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Tyler Freeman, Lester Loschky, Ryan Ringer, Caroline Kridner; Black, White, or Neutral Gray Blank Screens Have Differential Effects on Scene Gist Masking. Journal of Vision 2010;10(7):1251. doi: 10.1167/10.7.1251.
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© ARVO (1962-2015); The Authors (2016-present)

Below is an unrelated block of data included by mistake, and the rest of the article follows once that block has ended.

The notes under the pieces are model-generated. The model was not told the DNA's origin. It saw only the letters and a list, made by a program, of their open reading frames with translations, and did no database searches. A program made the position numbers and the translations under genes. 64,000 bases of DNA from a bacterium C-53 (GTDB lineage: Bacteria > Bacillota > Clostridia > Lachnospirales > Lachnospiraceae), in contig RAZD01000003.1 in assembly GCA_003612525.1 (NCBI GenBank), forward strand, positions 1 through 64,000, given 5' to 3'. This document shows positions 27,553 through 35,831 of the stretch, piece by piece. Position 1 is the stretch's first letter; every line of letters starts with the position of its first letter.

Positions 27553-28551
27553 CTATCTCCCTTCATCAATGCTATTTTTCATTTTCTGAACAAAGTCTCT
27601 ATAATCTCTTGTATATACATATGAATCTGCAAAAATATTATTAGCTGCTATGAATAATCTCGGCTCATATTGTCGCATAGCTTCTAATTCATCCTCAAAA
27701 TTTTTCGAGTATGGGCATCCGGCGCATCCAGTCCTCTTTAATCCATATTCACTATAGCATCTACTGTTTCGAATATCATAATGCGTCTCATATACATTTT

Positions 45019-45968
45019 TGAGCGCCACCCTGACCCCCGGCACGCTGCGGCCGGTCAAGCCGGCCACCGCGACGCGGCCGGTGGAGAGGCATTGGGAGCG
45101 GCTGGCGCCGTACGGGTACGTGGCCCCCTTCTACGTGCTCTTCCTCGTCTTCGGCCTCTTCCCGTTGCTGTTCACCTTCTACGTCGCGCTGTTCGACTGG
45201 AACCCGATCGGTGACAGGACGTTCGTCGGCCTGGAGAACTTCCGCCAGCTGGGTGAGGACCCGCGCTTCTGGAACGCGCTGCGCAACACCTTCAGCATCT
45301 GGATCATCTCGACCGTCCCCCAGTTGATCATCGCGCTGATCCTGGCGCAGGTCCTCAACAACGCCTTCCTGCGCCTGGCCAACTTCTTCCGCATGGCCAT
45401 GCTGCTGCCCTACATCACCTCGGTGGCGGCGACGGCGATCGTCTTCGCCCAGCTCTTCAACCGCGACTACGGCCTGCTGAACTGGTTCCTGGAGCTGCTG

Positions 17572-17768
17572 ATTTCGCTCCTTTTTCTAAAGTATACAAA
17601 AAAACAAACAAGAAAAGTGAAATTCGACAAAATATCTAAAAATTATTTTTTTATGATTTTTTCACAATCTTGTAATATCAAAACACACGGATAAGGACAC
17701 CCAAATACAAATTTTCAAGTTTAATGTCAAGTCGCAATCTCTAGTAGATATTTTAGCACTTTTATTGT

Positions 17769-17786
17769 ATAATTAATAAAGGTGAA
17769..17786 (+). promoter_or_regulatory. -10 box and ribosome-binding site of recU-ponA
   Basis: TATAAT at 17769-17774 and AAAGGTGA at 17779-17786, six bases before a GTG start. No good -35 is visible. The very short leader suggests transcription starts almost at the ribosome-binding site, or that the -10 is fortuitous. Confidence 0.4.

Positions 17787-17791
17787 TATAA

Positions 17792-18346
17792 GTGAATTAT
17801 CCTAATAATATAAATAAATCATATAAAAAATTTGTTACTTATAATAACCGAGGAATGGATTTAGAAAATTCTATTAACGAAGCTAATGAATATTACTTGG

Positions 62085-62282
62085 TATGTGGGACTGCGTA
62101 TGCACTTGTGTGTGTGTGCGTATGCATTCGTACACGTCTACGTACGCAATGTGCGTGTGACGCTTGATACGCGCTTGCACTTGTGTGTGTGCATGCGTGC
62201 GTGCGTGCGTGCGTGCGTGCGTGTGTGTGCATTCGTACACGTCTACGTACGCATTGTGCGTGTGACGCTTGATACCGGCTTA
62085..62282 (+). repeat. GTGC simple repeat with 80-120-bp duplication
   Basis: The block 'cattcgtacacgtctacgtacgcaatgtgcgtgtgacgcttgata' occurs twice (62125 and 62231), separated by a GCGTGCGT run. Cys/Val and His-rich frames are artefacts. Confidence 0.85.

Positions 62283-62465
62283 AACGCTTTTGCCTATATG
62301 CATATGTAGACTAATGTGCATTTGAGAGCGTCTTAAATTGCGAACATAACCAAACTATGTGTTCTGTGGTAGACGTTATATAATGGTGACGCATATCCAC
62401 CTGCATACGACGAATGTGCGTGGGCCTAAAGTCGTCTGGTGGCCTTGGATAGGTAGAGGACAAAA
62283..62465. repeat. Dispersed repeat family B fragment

Scene perception research often uses visual masks to vary the time that information is available on a viewer's retina. However, little is known about the effects of spatial and temporal masking parameters when masking real-world scenes. Such studies using visual masking often include blank screens at the start of the trial, during the ISI between target and mask, and following the mask presentation. These blank screens are typically black, white, or a neutral gray matched to the mean luminance of the target and mask, with neutral blank screens presumably intended to minimize luminance contrast with the target and mask. Earlier research (Freeman & Loschky, VSS 2009) showed differences between black and gray blank screens at SOAs <24 ms, using 12 ms target durations, with higher contrast black blank screens producing stronger masking. However, with 12 ms target durations, white blank screens produce a floor effect–a flat slope near chance across SOAs. To avoid that, the present study increased target durations to 24 ms and compared the masking effects of white, black, and gray blank screens, with SOAs from 24-96 ms. Results showed that white blank screens produced far greater masking than both the black and equiluminant gray blank screens at all SOAs, but no difference in masking between the black and equiluminant gray blank screen conditions. However, considering the results of Loschky and Freeman (VSS, 2009) it appears that higher contrast black and white blank screens both produce stronger masking than equiluminant gray screens, with white screens producing the strongest masking that persists at longer SOAs. A possible explanation for these results is in terms of on- and off-channels, with the faster on-channels having a greater impact in masking briefly flashed scenes. Thus, the current study provides important information for scene perception researchers using visual masking.
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